Farm Ireland

Wednesday 25 April 2018

Forest owners on alert for Sitka spruce disease

Caitriona Murphy

Caitriona Murphy

Forestry owners have been put on high alert after the world's first case of Sudden Oak Death in Sitka spruce was confirmed in Ireland by the Department of Agriculture on Friday.

Sitka spruce accounts for 52pc of the standing forest in Ireland and up to 90pc of the saw mill intake in this country.

The infected young tree was approximately two metres in height and was growing in close proximity and underneath the canopy of a large infected rhododendron bush.

Officials have not disclosed the location of the infected Sitka spruce.

This is the first field record worldwide of the fungus-like organism Phytophtera ramorum infection in Sitka spruce, although the species had been found to be susceptible in international laboratory trials.

The area around the infected Sitka spruce has been effectively quarantined and monitoring will continue, officials confirmed.

The discovery of the disease in Sitka spruce shows a major development in the evolution of the disease, which until last year was only found in wild invasive rhododendron shrubs.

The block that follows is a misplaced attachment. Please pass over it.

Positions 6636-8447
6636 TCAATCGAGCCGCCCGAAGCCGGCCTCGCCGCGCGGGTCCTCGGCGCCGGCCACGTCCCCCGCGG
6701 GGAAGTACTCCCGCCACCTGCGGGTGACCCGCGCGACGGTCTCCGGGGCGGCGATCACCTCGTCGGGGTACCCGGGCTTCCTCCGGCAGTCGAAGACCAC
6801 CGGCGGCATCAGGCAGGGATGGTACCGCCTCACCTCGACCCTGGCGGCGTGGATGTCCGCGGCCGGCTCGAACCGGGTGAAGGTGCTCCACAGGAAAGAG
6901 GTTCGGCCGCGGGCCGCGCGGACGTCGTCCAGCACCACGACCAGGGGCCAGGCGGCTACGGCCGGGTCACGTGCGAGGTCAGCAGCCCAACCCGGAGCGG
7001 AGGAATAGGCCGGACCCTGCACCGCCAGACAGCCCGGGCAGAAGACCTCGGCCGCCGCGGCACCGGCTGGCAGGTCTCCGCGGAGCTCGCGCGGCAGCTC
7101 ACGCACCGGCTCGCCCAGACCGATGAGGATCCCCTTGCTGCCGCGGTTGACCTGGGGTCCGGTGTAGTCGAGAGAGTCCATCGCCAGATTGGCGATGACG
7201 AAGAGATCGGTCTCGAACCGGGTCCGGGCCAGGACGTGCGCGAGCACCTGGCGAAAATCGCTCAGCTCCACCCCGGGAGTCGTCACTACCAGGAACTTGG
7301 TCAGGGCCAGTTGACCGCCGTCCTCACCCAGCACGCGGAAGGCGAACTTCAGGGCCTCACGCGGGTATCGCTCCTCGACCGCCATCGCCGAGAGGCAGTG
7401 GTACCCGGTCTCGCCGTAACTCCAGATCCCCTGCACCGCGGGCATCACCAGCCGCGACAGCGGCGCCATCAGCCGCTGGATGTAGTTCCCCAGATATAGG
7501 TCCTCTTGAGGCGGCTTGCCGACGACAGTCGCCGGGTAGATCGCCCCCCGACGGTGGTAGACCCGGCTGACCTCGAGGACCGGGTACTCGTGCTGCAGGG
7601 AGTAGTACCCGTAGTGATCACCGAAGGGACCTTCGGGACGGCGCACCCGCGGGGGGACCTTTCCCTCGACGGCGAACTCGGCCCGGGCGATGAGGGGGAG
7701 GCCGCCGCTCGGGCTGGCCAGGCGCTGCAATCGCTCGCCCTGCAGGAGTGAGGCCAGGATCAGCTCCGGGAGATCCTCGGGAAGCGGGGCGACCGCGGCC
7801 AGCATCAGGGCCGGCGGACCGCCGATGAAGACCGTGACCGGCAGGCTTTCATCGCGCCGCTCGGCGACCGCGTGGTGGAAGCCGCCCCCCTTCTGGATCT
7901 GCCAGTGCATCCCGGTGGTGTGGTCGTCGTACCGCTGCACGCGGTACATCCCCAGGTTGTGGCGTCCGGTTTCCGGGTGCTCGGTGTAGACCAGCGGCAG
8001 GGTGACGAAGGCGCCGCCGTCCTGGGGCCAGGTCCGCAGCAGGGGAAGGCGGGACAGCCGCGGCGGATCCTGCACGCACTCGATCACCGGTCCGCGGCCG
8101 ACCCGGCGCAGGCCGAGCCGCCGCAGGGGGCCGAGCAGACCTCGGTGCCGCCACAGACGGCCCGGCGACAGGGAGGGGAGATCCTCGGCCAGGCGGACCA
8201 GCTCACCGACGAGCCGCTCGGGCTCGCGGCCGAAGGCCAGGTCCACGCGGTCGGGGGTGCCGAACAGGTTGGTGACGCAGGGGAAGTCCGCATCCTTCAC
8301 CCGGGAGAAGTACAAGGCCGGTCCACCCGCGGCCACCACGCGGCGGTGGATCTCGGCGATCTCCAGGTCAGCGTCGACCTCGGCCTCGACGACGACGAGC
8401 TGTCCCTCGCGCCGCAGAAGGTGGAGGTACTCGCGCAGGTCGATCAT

However in July 2010, Forest Service officials found the disease in 11 forests in counties Tipperary, Cork, Kilkenny, Waterford and Wicklow.

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Noble fir, beech and Spanish chestnut growing in close proximity to the infected Japanese larch were also been found to be infected and 125ha of forest was felled around the 11 Japanese larch outbreaks to contain the disease.


Spruce in the immediate area of all the Japanese larch outbreak sites have been surveyed and no further Phytophtera ramorum infections have been found.

While Department of Agriculture officials insist most of the wood from infected trees can be utilised and sold in the normal way, foresters are concerned about the potential economic cost of outbreak of the disease in the country's most popular timber species.

IFA forestry chairman Pat Hennessey said the discovery of the infected Sitka spruce could have serious repercussions for Ireland's timber industry.

The forestry industry, including growing, harvesting and processing is estimated to be worth around €1.89bn to the economy.

He urged forest owners to be on high alert for any signs of the disease in larch or other species.

"People need to be vigilant and if they see any signs of trees dying back, call in a forester who can identify the disease," Mr Hennessey warned.

"If you have any suspicions, do not remove dead branches from the area because that could spread the disease," he added. "Get an expert in as soon as possible."

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